How is everybody?
I know I’m not the only one who finds this whole situation deeply surreal. I work from home. Spouse works from home. I’ve spent many days home with The Kid, from weekends to holidays to days when she’s under the weather.
But now we’re all here because we must be, and it’s…weird.
Up-front confession: my household is extraordinarily lucky right now. For one thing, we’ve always had the inclination—and the space—to stockpile mundane necessities. We’re good on toiletries; we were before all this started. We’ve got a nice set of herbs and spices, and grains for soups and stews. Spouse is a canner; we’ve got fruit and jam. All our meds got refilled shortly before this all began.
None of us are sick. None of our loved ones are sick. So far.
I worry about my parents, as one does. So far I’ve been happy with how their assisted living facility has been handling all this; these are good people, working hard to keep the residents (and themselves!) safe. Spouse’s parents, who still live in their own home, seem to be behaving sensibly as well. Fingers crossed for all of them.
My dad doesn’t understand, not really. He understands something’s going on in the world, but because they’ve had no illness where they are, he doesn’t really get why it means things have to be different for him. It’s difficult to answer his questions when he can’t articulate what he’s asking. He’s jamming together puzzle pieces without understanding that the pictures don’t match.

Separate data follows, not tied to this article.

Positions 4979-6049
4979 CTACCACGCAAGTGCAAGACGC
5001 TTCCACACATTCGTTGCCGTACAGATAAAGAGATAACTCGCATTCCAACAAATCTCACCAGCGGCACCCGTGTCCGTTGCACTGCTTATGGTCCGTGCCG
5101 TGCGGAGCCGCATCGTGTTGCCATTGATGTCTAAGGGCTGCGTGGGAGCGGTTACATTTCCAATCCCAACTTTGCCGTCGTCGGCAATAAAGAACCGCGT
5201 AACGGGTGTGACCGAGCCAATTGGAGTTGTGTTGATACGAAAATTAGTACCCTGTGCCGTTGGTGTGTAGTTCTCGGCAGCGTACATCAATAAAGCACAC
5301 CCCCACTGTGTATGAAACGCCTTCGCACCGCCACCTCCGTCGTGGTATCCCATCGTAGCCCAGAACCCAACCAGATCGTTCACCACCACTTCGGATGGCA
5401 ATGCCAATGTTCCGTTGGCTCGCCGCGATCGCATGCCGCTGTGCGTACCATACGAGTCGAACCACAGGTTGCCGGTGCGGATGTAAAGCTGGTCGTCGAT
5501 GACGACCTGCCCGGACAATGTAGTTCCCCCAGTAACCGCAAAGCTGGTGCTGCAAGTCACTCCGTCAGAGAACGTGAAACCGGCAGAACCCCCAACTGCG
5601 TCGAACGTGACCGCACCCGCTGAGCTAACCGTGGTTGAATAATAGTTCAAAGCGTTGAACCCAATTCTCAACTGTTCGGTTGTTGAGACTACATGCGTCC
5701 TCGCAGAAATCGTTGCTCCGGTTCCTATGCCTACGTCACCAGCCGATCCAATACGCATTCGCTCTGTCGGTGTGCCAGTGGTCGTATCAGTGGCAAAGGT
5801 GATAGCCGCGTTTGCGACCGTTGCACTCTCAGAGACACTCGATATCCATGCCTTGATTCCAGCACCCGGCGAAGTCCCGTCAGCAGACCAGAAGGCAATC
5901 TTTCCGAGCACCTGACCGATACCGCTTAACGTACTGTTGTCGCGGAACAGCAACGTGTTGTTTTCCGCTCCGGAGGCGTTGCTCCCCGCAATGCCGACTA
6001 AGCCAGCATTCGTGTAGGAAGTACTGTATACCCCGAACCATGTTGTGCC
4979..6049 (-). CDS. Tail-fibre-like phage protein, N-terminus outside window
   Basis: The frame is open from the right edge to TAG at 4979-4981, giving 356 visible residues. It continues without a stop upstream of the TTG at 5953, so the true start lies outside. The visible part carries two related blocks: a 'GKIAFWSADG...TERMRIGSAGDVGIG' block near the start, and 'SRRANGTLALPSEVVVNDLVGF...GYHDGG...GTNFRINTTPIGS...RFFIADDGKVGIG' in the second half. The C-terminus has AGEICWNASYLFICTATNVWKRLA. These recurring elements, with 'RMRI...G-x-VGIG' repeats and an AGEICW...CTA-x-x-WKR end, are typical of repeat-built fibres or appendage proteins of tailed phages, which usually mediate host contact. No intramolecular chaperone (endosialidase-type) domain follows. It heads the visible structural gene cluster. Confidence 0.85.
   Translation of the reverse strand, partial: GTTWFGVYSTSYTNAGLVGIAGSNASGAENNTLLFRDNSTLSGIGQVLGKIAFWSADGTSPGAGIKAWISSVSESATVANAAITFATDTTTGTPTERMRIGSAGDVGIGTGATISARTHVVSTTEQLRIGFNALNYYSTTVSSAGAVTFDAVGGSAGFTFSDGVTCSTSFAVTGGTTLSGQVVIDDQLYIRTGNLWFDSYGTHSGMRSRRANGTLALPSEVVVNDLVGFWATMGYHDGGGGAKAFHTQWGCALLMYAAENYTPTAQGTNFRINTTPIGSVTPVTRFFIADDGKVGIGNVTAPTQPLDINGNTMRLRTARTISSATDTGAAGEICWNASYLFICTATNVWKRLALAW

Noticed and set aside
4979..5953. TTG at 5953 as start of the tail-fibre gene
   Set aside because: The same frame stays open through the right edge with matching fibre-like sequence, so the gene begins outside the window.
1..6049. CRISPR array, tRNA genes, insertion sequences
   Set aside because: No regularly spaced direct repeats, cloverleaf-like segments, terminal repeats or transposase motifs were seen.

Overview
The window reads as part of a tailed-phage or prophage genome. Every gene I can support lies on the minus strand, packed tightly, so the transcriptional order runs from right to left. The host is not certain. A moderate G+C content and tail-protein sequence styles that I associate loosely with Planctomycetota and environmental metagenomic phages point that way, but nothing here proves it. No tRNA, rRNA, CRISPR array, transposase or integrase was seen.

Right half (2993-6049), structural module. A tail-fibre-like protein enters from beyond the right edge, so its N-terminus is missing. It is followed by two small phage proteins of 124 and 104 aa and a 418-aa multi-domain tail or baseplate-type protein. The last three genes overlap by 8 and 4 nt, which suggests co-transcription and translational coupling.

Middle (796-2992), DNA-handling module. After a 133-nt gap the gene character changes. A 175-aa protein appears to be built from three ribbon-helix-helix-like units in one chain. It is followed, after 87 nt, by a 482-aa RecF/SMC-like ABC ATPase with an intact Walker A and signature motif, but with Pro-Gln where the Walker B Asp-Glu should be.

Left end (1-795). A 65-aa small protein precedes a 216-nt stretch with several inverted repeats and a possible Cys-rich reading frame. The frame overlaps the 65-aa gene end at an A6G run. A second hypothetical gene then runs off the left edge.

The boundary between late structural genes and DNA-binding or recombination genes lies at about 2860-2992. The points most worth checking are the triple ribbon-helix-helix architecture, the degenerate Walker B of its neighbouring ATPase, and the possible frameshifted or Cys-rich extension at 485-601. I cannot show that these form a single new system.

The Kid is doing schoolwork—nothing new, just longer-term projects that were assigned before the school was closed. Spouse and I have strategies for what to do if things go on longer than currently expected, which they will, because of course they will. But I don’t know what happens to the kids if the schools are closed for the rest of the year. I don’t know what happens to their academic records, to their ability to head to the next grade.
Oddly, the fact that nobody knows is a comfort to me. We’re all in this together.
We’ve been patronizing local restaurants for take-out. Sensible? I don’t know. I want them all to stay in business. I don’t want to give them anything from my house. I don’t want to get anything from theirs. We are careful. They are careful. What more can we do?
I’ve been buying way more books than I have time to read. Folks on Twitter are posting sales and freebies, and why not? I’ve bought hardcopies of books I’ve had on my wish list for a long time—we don’t have any indie bookstores around here, so I adopted Bear Pond Books in Montpelier. I did a reading there, back when I was hopeful, and they were absolutely lovely, so they get all my hardcopy buying for the foreseeable future. I don’t buy a lot of hardcopy books, but I picked up a few non-fiction titles I’ve had on my list for a while, and I have a bunch of drawing books on my wish list. Drawing books, because they’re illustration-heavy, don’t often do well in ebook format.
I’ve been drawing. Those of you who follow me on Instagram have seen my meager efforts, but for the rest of you: well, here they are: